Speech analytics gives you the ability to provide objective, personalized, and productive training sessions. It’s the perfect tool to coach your best contact center agents.
Always provide specific examples during training sessions
Specific examples solidify your feedback and make for a more objective training session. Being able to point to specific instances of what needs improvement will help you make your coaching clear and personal.
Speech analytics allows you to pull from practically any conversation your agents have had with your customers. In your lessons you can utilize:
- Conversations specific to the agent you are coaching
- Conversations that demonstrate the skill you are teaching
- Conversations that demonstrate what not to do.
It is important to remember that reinforcing positive behaviors can be just as effective as dissuading negative ones.
Use sentiment analysis for “temperature checks”
Emotional intelligence is a soft skill most effectively acquired through practice. With the help of AI, speech analytics can perform sentiment analysis on each conversation.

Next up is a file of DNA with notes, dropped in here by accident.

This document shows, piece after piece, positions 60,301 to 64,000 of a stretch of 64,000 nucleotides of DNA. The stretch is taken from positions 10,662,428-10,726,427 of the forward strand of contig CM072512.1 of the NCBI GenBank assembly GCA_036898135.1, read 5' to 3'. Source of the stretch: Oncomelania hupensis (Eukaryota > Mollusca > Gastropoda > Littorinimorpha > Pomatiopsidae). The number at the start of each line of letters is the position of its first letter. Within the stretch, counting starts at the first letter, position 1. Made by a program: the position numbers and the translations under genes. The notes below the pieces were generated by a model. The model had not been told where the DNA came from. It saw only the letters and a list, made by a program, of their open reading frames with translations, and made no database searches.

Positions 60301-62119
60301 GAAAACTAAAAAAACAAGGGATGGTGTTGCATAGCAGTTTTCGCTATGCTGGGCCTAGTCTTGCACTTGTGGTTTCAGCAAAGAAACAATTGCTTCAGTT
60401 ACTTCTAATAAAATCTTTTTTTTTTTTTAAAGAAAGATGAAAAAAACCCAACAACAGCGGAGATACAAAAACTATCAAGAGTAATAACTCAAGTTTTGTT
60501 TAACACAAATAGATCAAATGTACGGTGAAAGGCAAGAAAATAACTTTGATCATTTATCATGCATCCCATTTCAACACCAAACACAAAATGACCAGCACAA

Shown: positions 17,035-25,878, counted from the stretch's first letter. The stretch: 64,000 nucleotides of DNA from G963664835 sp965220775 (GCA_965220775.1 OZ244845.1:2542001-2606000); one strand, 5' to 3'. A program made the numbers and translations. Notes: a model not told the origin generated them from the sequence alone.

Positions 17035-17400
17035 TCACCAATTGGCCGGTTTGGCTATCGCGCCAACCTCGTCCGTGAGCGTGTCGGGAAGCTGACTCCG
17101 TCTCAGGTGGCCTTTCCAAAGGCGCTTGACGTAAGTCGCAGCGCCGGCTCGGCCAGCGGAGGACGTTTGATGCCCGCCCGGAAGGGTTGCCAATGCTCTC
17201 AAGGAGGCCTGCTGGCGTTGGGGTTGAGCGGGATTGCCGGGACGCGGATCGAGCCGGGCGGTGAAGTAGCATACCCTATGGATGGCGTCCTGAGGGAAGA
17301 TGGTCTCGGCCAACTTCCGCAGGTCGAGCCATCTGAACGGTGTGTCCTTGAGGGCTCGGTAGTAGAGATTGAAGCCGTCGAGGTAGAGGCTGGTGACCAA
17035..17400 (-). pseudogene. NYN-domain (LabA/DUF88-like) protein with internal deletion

Your coaching sessions get a boost when you can highlight points in the conversation that are examples of how to practice:
- Active listening
Practicing soft skills is easier than ever with real-time coaching. You can use speech analytics to assess sentiment and coach your agents as each call happens. Screen pops can prompt your agents to:
- pause and repeat your customers’ questions (active listening)
- acknowledge your customers’ situation (empathy)
- find meaning in their words (context)
Speech analytics can also add a realistic element to role-playing. Using actual conversations as the basis for these exercises, your agents can practice empathy. Acting on the other end of the conversation they gain perspective into what your customers experience. It can also help them in determining context in future conversations.
Tailor each coaching session to agent skill level and development needs